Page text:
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Road Ahead: Border supplemental talks could overshadow regular appropriations

Lindsey McPherson, CQ-Roll Call on

Published in News & Features

WASHINGTON -- Congressional leaders are hoping this week will produce a breakthrough in negotiations over emergency funding for the migrant crisis at the southern border so they can pass it before the Independence Day recess.

President Donald Trump has requested Congress pass a $4.5 billion supplemental to help the Department of Homeland Security process the growing number of migrants trying to cross the U.S.-Mexico border.

Democrats say they're willing to provide more funds for humanitarian needs related to housing the migrants while they're being processed, but they do not want to provide additional money for immigration enforcement in the supplemental. Republicans' willingness to back off their enforcement demands may be the key to a deal.

Until an agreement is reached, the House will likely have another slog of a work week if the chamber's floor drama last week was any indication.

Republicans used procedural delay tactics to protest inaction on Trump's border funding request, including forcing roll call votes on every single amendment to the four-bill appropriations package the House debated last week.

Debate on that package will continue this week, with Republicans expected to continue forcing roll call votes on amendments.

 

There are still 221 amendments pending to the package, which contains the fiscal 2020 Defense, Labor-HHS-Education, Energy-Water and State-Foreign Operations bills.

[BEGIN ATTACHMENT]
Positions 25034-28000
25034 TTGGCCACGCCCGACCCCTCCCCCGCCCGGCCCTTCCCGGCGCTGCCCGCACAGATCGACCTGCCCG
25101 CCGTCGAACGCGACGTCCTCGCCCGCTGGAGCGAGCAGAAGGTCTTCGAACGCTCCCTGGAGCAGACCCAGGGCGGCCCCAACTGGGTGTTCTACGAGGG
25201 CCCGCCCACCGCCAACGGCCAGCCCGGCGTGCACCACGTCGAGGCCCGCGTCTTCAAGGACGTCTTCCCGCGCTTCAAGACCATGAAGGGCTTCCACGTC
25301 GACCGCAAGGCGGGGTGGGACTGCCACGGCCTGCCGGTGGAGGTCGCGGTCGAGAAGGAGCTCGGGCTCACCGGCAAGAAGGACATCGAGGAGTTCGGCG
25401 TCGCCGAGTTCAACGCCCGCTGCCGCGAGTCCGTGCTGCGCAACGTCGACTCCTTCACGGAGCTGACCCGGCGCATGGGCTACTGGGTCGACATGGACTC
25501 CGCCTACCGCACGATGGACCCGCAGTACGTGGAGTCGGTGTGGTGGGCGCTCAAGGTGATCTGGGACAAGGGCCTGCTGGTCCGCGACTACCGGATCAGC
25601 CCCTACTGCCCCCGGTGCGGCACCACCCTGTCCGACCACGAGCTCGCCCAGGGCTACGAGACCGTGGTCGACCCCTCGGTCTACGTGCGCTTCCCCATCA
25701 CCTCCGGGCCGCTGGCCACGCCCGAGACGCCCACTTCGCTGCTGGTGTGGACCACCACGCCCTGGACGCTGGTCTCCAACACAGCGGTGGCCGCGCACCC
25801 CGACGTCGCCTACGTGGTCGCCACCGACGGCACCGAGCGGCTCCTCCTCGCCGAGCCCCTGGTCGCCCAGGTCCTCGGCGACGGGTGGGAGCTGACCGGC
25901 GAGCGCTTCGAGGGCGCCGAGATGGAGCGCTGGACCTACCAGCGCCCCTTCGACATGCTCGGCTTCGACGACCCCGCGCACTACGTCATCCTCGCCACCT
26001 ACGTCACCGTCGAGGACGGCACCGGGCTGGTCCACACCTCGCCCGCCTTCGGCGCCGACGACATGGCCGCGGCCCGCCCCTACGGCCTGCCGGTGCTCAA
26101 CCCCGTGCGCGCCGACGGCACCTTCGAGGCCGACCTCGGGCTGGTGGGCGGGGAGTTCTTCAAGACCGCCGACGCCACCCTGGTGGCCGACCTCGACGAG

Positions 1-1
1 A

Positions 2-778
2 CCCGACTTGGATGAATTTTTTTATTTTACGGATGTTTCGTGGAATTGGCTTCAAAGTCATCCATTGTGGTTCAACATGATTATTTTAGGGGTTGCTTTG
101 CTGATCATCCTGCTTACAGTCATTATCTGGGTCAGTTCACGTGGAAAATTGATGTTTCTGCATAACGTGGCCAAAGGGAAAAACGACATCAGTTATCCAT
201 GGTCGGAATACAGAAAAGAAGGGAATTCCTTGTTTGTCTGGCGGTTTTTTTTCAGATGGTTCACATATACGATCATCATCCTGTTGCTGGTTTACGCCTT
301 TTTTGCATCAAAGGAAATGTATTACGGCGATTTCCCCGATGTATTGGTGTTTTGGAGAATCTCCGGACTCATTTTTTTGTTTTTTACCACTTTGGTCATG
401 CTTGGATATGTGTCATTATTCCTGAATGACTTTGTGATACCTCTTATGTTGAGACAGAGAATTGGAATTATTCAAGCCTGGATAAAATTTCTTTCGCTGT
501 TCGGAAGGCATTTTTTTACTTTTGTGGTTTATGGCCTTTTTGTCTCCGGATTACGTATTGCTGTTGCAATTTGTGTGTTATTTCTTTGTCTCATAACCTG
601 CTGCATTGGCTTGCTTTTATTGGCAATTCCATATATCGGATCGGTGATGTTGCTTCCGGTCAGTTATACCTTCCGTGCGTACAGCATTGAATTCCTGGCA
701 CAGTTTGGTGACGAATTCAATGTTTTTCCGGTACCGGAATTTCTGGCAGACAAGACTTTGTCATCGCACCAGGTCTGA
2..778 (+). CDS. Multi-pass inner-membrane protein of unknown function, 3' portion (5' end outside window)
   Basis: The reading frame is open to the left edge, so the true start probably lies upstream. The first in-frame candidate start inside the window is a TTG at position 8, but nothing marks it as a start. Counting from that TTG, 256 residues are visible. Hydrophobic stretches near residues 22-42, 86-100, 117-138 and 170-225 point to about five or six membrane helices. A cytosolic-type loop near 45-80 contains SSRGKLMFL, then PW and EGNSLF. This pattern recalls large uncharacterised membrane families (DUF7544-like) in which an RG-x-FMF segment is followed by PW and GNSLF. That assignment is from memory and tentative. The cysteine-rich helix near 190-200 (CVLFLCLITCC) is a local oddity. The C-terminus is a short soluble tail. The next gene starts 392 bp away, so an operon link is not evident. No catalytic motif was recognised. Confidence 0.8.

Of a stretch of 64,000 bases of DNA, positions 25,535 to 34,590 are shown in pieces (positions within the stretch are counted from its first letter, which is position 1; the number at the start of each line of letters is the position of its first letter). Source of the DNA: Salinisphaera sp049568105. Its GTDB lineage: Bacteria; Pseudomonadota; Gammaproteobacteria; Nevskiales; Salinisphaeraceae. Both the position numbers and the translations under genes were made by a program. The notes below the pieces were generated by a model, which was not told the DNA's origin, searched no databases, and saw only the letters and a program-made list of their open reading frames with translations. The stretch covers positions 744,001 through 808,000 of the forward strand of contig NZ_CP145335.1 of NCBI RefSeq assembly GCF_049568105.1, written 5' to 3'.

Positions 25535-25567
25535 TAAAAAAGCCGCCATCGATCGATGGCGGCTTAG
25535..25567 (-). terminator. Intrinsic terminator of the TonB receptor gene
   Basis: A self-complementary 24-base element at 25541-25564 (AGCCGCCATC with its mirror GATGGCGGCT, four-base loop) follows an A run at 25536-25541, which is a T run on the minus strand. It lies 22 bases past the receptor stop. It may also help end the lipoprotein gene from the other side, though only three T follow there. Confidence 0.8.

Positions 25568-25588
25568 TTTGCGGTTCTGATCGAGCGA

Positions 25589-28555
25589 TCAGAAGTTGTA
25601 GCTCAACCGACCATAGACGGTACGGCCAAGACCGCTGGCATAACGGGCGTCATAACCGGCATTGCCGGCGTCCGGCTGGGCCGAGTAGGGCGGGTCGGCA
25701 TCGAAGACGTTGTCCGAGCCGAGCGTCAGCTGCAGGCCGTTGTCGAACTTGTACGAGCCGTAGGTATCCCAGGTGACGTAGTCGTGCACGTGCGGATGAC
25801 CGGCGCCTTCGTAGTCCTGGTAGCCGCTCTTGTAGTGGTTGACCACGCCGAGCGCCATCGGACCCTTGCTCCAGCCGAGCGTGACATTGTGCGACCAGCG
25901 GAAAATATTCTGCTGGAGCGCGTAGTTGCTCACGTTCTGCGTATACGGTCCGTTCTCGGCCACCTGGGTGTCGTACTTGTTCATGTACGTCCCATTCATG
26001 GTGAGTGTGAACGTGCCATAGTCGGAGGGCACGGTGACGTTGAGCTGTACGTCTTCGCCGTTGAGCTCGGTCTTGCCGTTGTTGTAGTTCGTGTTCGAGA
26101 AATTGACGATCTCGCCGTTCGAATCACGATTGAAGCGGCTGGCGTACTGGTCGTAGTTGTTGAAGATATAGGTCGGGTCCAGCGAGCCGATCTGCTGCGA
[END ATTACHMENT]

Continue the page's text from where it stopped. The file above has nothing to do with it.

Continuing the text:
The House is expected to work through the amendments and vote on final passage of that package and then begin debating their next fiscal 2020 spending package, which includes five bills: Commerce-Justice-Science, Agriculture, Interior-Environment, Military Construction-VA and Transportation-HUD.

The Senate is going to do some legislating this week as well -- after spending most of the year so far on confirming nominations. It begins debate Tuesday on its version of the fiscal 2020 National Defense Authorization Act.

The House reported its version of NDAA out of committee last week. The two differing bills provide plenty of opportunity for conflict, with House Democrats and Senate Republicans floating different top-line defense spending levels and the latter seeking to use Pentagon funds for a border wall.

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